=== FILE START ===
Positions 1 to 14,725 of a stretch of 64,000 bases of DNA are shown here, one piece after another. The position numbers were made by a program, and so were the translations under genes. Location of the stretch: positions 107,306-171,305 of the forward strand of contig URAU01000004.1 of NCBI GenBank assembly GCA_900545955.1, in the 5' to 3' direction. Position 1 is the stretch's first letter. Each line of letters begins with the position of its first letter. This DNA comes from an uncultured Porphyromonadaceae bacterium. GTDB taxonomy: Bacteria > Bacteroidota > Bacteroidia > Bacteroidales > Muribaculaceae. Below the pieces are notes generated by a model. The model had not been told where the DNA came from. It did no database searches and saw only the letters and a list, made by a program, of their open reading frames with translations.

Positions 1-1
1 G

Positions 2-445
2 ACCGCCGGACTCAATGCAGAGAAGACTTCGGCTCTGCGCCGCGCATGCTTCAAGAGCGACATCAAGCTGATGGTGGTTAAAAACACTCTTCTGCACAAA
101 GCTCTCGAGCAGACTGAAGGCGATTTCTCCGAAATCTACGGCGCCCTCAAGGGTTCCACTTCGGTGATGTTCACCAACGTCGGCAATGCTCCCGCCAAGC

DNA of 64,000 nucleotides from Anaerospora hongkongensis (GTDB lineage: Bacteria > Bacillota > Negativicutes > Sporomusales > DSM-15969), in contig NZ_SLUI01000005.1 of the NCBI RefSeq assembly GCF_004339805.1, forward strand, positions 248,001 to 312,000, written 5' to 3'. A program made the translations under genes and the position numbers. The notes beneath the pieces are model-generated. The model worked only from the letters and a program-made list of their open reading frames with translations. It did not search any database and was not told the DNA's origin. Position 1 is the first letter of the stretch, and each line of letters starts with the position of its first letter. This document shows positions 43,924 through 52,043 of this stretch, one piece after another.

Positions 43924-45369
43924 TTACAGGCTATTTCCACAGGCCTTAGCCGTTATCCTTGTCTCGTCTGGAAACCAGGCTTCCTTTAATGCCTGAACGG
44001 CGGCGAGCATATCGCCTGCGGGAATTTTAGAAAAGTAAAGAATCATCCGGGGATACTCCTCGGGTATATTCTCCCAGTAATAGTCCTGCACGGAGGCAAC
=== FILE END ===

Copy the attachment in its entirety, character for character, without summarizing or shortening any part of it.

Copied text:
Positions 1 to 14,725 of a stretch of 64,000 bases of DNA are shown here, one piece after another. The position numbers were made by a program, and so were the translations under genes. Location of the stretch: positions 107,306-171,305 of the forward strand of contig URAU01000004.1 of NCBI GenBank assembly GCA_900545955.1, in the 5' to 3' direction. Position 1 is the stretch's first letter. Each line of letters begins with the position of its first letter. This DNA comes from an uncultured Porphyromonadaceae bacterium. GTDB taxonomy: Bacteria > Bacteroidota > Bacteroidia > Bacteroidales > Muribaculaceae. Below the pieces are notes generated by a model. The model had not been told where the DNA came from. It did no database searches and saw only the letters and a list, made by a program, of their open reading frames with translations.

Positions 1-1
1 G

Positions 2-445
2 ACCGCCGGACTCAATGCAGAGAAGACTTCGGCTCTGCGCCGCGCATGCTTCAAGAGCGACATCAAGCTGATGGTGGTTAAAAACACTCTTCTGCACAAA
101 GCTCTCGAGCAGACTGAAGGCGATTTCTCCGAAATCTACGGCGCCCTCAAGGGTTCCACTTCGGTGATGTTCACCAACGTCGGCAATGCTCCCGCCAAGC

DNA of 64,000 nucleotides from Anaerospora hongkongensis (GTDB lineage: Bacteria > Bacillota > Negativicutes > Sporomusales > DSM-15969), in contig NZ_SLUI01000005.1 of the NCBI RefSeq assembly GCF_004339805.1, forward strand, positions 248,001 to 312,000, written 5' to 3'. A program made the translations under genes and the position numbers. The notes beneath the pieces are model-generated. The model worked only from the letters and a program-made list of their open reading frames with translations. It did not search any database and was not told the DNA's origin. Position 1 is the first letter of the stretch, and each line of letters starts with the position of its first letter. This document shows positions 43,924 through 52,043 of this stretch, one piece after another.

Positions 43924-45369
43924 TTACAGGCTATTTCCACAGGCCTTAGCCGTTATCCTTGTCTCGTCTGGAAACCAGGCTTCCTTTAATGCCTGAACGG
44001 CGGCGAGCATATCGCCTGCGGGAATTTTAGAAAAGTAAAGAATCATCCGGGGATACTCCTCGGGTATATTCTCCCAGTAATAGTCCTGCACGGAGGCAAC